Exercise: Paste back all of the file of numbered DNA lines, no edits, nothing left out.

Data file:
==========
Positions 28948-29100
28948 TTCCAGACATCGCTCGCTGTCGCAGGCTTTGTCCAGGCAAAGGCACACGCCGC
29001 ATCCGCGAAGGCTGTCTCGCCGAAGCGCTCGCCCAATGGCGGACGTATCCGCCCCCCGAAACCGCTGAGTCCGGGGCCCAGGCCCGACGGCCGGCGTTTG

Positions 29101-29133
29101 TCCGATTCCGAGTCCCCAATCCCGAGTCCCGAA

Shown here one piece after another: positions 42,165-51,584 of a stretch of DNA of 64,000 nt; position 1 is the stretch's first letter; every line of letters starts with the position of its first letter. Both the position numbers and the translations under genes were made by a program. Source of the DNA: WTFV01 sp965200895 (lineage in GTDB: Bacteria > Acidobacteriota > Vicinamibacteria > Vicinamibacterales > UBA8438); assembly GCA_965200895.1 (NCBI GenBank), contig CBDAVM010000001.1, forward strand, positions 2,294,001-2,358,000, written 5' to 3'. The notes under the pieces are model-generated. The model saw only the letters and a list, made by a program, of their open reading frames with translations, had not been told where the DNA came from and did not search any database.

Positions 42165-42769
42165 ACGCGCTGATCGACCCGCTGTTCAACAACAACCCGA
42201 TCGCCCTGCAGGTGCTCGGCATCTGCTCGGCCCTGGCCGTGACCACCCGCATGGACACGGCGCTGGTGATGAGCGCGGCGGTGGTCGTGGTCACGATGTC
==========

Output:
Positions 28948-29100
28948 TTCCAGACATCGCTCGCTGTCGCAGGCTTTGTCCAGGCAAAGGCACACGCCGC
29001 ATCCGCGAAGGCTGTCTCGCCGAAGCGCTCGCCCAATGGCGGACGTATCCGCCCCCCGAAACCGCTGAGTCCGGGGCCCAGGCCCGACGGCCGGCGTTTG

Positions 29101-29133
29101 TCCGATTCCGAGTCCCCAATCCCGAGTCCCGAA

Shown here one piece after another: positions 42,165-51,584 of a stretch of DNA of 64,000 nt; position 1 is the stretch's first letter; every line of letters starts with the position of its first letter. Both the position numbers and the translations under genes were made by a program. Source of the DNA: WTFV01 sp965200895 (lineage in GTDB: Bacteria > Acidobacteriota > Vicinamibacteria > Vicinamibacterales > UBA8438); assembly GCA_965200895.1 (NCBI GenBank), contig CBDAVM010000001.1, forward strand, positions 2,294,001-2,358,000, written 5' to 3'. The notes under the pieces are model-generated. The model saw only the letters and a list, made by a program, of their open reading frames with translations, had not been told where the DNA came from and did not search any database.

Positions 42165-42769
42165 ACGCGCTGATCGACCCGCTGTTCAACAACAACCCGA
42201 TCGCCCTGCAGGTGCTCGGCATCTGCTCGGCCCTGGCCGTGACCACCCGCATGGACACGGCGCTGGTGATGAGCGCGGCGGTGGTCGTGGTCACGATGTC